"This Bruckner 5th is patched together from live concerts in May-June, 1993, when Welser-Most was a rising young conductor -- too young in the opinion of London critics. They were slicing up an inexperienced maestro who was liked by his musicians and the public; in short order Welser-Most would resign from the London Phil. But even at this stage of his career he shows a natural affinity for Bruckner, and comparisons with his fellow Austrian, von Karajan, aren't amiss -- one is the king, the other the insurgent.

As another reviewwer points out, W-M's approach is lighter and faster than Karajan's, with punchy accents and a flexible beat. He cuts two minutes from the first movement and almost six from the Adagio compared to Karajan's famous account with the Berliners (DG, 1976). The Scherzo and finale are less drastically different. Two years ago W-M brought the Bruckner Fifth to Carnegie Hall with his present orchestra, the Cleveland, and it was a miracle of precision, elegance, and clarity -- but not excitement. This earlier account is more dashing and alert. He gets his London Phil. to play with commitment if not the finest sense of style; there's something dry and less than exuberant in the sonority. It would never be mistkaen for Viennese.

The cliche about the Fifth is that it is structurally episodic and difficult to organize. To the listener, though, those aren't the issue so much as keeping the piece interesting and varied -- it's easy to find your attention wandering otherwise. I think Welser-Most does quite a good job. Events are more pointed than massive, yet there's dynamism in the big brass climaxes. EMI provides so-so sound, but at this bargain price the performance is outstanding.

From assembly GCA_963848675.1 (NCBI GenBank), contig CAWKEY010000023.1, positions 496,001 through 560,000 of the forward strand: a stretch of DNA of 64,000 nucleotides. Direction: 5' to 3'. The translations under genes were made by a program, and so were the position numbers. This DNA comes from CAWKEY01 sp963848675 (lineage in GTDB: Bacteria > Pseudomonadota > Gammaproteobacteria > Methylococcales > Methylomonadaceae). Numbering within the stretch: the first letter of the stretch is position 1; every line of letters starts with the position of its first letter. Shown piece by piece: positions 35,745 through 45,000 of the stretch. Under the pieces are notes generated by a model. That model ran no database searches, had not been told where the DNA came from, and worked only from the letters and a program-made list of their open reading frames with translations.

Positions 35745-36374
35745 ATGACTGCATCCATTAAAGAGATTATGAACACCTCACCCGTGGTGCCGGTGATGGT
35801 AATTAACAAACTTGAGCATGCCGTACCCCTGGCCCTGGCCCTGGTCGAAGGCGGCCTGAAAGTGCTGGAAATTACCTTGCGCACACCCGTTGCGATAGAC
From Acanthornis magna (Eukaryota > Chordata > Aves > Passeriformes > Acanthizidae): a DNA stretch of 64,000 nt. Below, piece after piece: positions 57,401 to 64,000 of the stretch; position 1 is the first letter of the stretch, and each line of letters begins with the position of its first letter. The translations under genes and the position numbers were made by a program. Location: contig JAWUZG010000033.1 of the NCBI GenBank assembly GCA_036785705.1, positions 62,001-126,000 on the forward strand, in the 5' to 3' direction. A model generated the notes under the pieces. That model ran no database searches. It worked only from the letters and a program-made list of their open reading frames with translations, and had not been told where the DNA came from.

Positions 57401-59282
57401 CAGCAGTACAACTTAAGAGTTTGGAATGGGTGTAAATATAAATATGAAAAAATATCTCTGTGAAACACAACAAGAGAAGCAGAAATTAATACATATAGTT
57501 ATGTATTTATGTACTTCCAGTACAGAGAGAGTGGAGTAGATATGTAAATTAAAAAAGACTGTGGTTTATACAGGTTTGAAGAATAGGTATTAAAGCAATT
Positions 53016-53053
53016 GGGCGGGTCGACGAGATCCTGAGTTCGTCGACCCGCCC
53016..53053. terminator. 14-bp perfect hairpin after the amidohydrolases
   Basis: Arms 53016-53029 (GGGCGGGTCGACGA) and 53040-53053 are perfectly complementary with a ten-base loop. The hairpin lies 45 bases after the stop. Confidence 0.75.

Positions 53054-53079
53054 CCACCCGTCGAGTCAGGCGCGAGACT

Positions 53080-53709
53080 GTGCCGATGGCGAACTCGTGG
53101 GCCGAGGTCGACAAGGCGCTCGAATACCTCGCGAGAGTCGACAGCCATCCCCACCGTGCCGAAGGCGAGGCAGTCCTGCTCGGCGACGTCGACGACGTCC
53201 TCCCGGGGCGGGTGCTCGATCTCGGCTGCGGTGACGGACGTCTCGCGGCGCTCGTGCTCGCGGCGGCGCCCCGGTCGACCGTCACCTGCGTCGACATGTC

In the end, Welser-Most hasn't plumbed the depths of the Fifth, yet he's given us a version that's quick on its feet and easy to listten to, no small thing in this sprawling symphony."
Brilliant
David Saemann | 08/04/2008
(4 out of 5 stars)

"Franz Welser-Most shares with Bernard Haitink and Riccardo Chailly the distinction of coming to terms with Bruckner in his 30's. It is almost an axiom of the classical music industry that it takes time and wisdom to master Bruckner, but these three conductors prove that not to be true. I have a telecast of Welser-Most conducting the London Philharmonic in Bruckner's 7th, and it blends detail and ecstacy in a highly satisfying way. This CD of Bruckner's 5th may not be quite as successful, but it definitely is the work of an eminent Brucknerian. Where Schuricht and Jochum find mystery and repose, Welser-Most finds excitement. This is a very passionate, youthful, and energetic reading, the most in this vein since Knappertsbusch, although he uses the corrupt Schalk version. Welser-Most really builds his climaxes. The endings of the 1st and 4th movements sound like a real upward fight. Similarly, Welser-Most introduces the beautiful second theme of the slow movement with weight and strength, rather than just luxuriating in it like some other conductors. The strings have an aggressive sound, more London than Vienna or Berlin. I would not want to hear this symphony this way all the time, but I doubt that Bruckner ever consigned his work to the interpretation of only old men. The sound engineering is very good, although there is not much sheen to the orchestral tone. I would rate this CD alongside Klemperer's live Vienna version as a performance that deserves to be heard rather than to be savored as a reference point."